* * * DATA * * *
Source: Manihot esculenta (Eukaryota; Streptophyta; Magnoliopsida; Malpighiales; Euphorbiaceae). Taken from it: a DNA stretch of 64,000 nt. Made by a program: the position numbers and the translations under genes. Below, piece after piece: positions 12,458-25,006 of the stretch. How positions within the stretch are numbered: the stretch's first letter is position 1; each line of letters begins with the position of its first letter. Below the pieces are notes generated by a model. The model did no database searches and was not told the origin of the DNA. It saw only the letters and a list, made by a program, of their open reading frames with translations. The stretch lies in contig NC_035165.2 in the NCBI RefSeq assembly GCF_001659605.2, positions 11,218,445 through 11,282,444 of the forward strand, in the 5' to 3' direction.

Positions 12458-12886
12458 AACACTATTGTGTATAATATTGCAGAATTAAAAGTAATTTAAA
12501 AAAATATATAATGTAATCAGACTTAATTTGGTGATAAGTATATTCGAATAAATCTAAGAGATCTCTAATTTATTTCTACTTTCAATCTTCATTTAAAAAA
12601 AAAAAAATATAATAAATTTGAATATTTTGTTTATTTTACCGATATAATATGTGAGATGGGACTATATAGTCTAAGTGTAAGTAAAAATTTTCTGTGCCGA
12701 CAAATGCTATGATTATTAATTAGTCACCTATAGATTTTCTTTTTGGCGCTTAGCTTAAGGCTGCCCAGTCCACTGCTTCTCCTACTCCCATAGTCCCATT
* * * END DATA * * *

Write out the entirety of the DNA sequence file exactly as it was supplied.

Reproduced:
Source: Manihot esculenta (Eukaryota; Streptophyta; Magnoliopsida; Malpighiales; Euphorbiaceae). Taken from it: a DNA stretch of 64,000 nt. Made by a program: the position numbers and the translations under genes. Below, piece after piece: positions 12,458-25,006 of the stretch. How positions within the stretch are numbered: the stretch's first letter is position 1; each line of letters begins with the position of its first letter. Below the pieces are notes generated by a model. The model did no database searches and was not told the origin of the DNA. It saw only the letters and a list, made by a program, of their open reading frames with translations. The stretch lies in contig NC_035165.2 in the NCBI RefSeq assembly GCF_001659605.2, positions 11,218,445 through 11,282,444 of the forward strand, in the 5' to 3' direction.

Positions 12458-12886
12458 AACACTATTGTGTATAATATTGCAGAATTAAAAGTAATTTAAA
12501 AAAATATATAATGTAATCAGACTTAATTTGGTGATAAGTATATTCGAATAAATCTAAGAGATCTCTAATTTATTTCTACTTTCAATCTTCATTTAAAAAA
12601 AAAAAAATATAATAAATTTGAATATTTTGTTTATTTTACCGATATAATATGTGAGATGGGACTATATAGTCTAAGTGTAAGTAAAAATTTTCTGTGCCGA
12701 CAAATGCTATGATTATTAATTAGTCACCTATAGATTTTCTTTTTGGCGCTTAGCTTAAGGCTGCCCAGTCCACTGCTTCTCCTACTCCCATAGTCCCATT